Career Center advisor Marc St. Hilaire has an unprecedented suggestion for students looking to start their job search: approach it hygienically.
“It should be an everyday kind of thing, in the same way that you get up every day and brush your teeth,” says St. Hilaire, who advises graduate students in the School of International Service.
Because it can take anywhere between three and six months for a graduate with a bachelor’s or master’s degree to land an entry-level position, alumni should begin perfecting their materials now, advisors say.
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What each alumna or alumnus should do is create a personalized attack plan, a schedule of job search-related tasks that they carry out every day. A good way to start is to brainstorm the kinds of positions that you want to apply for and then draft cover letters that emphasize the skills required for the position, according to St. Hilaire. In person, joining a networking group in one’s field can be an opportunity to have your name and face known in your industry, he adds. Examining your presence online can also be useful, says Felicia Parks, career advisor for students in the School of Communication. Joining LinkedIn alumni groups or mimicking the profile structure or layout of those in the industry you want to break into can be good strategic moves, Parks says.
“A lot of students [incorrectly] think it’s about connecting with as many people as possible,” Parks says of LinkedIn. The website can function, however, as a one-stop shop for your work, allowing you to include writing samples, examples of projects you’ve worked on, and detailed references. “It’s not only a resume; it’s a business card working its way to the right person,” adds Parks.
For alumni pursuing jobs in journalism, communications, or public relations, creating an online portfolio and becoming familiar with various social media tools—such as Instagram, Tumblr, and Prezi—can also be a beneficial way to show employers that you’re staying current with online trends, Parks says. And alumni with backgrounds in any field can use online communities or message boards to research companies or jobs they’re interested in.
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Try to “have a touchpoint,” Parks says, referring to a specific connection between the job seeker and the employer. “When you send in a resume and [the employer has] no idea who you are or where you’ve come from or why they should consider you, and they’re using an electronic system, your resume may not be seen. But if you have it sent in with a referral or you exchange business cards with someone or meet them at a job fair, that touchpoint goes a long way.”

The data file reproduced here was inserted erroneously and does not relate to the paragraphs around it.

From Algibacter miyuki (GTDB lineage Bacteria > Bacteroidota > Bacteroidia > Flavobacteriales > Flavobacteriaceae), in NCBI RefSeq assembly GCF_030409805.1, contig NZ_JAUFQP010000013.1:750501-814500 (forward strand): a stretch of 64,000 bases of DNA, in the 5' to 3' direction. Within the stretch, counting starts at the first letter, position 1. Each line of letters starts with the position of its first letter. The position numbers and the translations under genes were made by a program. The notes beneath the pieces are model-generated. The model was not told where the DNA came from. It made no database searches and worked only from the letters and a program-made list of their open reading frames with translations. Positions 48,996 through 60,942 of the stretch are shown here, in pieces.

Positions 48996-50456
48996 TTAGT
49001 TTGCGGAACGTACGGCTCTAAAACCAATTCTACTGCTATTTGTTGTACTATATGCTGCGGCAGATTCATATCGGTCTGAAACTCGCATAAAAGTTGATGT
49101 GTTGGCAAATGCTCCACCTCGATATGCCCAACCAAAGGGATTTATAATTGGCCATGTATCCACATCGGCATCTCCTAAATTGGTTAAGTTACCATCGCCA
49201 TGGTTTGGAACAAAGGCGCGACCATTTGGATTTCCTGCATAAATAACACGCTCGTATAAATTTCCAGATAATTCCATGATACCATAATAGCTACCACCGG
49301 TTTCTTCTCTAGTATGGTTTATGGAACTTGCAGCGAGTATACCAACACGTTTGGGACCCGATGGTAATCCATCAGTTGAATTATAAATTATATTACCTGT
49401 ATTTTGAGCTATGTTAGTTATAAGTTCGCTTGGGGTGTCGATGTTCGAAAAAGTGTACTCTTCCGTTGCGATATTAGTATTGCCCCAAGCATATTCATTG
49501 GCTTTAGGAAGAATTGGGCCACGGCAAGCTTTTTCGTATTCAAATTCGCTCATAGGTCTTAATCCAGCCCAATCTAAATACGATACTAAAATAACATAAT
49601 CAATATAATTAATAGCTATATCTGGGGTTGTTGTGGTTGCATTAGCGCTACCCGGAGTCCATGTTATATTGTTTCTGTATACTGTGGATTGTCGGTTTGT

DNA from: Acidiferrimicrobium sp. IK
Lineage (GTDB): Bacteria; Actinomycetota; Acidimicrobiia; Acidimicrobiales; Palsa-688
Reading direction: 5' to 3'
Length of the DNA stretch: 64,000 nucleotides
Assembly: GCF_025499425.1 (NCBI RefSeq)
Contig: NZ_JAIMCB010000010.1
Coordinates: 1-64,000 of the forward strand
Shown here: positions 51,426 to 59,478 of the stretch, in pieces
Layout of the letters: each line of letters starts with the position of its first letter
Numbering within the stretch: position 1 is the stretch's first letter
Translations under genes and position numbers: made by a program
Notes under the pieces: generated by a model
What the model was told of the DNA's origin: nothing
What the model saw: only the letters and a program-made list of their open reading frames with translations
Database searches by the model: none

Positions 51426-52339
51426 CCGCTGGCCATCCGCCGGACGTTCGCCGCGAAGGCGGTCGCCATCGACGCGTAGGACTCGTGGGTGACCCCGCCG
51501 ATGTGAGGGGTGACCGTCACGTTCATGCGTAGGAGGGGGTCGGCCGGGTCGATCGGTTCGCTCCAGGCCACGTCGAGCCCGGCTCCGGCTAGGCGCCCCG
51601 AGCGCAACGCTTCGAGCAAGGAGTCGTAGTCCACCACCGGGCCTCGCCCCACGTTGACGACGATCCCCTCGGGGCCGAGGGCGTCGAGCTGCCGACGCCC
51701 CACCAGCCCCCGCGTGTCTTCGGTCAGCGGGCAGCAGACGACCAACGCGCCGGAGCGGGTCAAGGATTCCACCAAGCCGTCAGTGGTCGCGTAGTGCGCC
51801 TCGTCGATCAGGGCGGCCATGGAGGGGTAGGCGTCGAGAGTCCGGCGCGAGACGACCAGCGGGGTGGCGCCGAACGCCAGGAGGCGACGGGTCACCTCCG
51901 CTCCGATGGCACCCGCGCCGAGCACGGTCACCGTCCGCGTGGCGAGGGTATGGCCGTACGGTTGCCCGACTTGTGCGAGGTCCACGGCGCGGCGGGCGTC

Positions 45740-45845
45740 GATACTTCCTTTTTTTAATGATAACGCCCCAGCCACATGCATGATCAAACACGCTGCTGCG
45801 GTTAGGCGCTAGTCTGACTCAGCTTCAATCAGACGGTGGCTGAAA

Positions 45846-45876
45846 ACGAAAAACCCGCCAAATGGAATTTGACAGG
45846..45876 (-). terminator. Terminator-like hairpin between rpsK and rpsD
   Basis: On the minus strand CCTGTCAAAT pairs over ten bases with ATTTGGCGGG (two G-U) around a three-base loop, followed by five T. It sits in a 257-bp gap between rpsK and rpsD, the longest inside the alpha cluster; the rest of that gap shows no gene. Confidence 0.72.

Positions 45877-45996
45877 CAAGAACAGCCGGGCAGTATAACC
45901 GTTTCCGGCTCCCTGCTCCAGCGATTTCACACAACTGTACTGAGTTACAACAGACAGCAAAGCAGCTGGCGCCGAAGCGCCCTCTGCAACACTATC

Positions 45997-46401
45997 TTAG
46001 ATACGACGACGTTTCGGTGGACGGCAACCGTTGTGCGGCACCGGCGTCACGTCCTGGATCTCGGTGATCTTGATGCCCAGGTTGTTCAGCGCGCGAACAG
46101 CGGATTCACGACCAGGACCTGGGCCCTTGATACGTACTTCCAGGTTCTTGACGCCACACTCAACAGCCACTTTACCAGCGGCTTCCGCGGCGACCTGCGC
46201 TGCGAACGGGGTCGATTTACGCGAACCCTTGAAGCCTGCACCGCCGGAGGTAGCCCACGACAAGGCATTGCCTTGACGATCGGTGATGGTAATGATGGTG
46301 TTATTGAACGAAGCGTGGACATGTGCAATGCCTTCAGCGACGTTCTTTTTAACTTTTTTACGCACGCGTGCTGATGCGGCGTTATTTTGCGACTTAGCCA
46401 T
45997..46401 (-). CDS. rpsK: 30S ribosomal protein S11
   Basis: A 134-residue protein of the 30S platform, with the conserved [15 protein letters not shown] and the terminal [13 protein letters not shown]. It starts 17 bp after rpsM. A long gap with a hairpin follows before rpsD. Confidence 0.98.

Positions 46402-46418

After your materials are in order, you should regularly peruse job sites and broaden your range to include jobs for which you are slightly overqualified, says St. Hilaire: If a job listing specifies three to five years of experience and you have six or seven, go ahead and apply. And if a job is not directly in your concentration but applies to where you have focused your volunteer or internship work, take a chance and craft your materials to demonstrate how you would flourish in that position, agrees Parks. And be discerning about your choices.
“In people’s anxiety about not having a job, they apply to everything—and sometimes it doesn’t make sense to apply to everything,” St. Hilaire says. “Rather than sending 30 resumes a week to different jobs, really identify maybe 10 jobs that you are uniquely qualified for.”
Since finding those employment openings can be tricky if you’re using the same websites as countless other job-seekers, make AU CareerWeb one of your first resources, says Julie Jones, assistant director of employer relations for the Career Center. Employers post full-time jobs on the database—more than 4,000 annually—because they are specifically looking for AU students or alumni.
“Every month, we have new positions coming in that students can apply to,” says Jones. AU CareerWeb allows students to sort listings with about 10 different options, as well as receive email alerts when specific positions are posted. “With AU CareerWeb, the candidate pool is much smaller, so your chances of getting at least an interview are much higher.”
Remaining true to your passions, education, and experience are important, too, Parks says. The more you work on your applications, the more confident you’ll become in the process—and it will ultimately pay off.
“If there’s a way to reinforce that you have great skills and to stay positive through this process, find that reassurance,” Parks says. “Stay passionate about what you’re looking for and it will come.”
The Career Center offers lifetime career services, and AU alumni are encouraged to contact the Career Center to schedule an appointment with an advisor.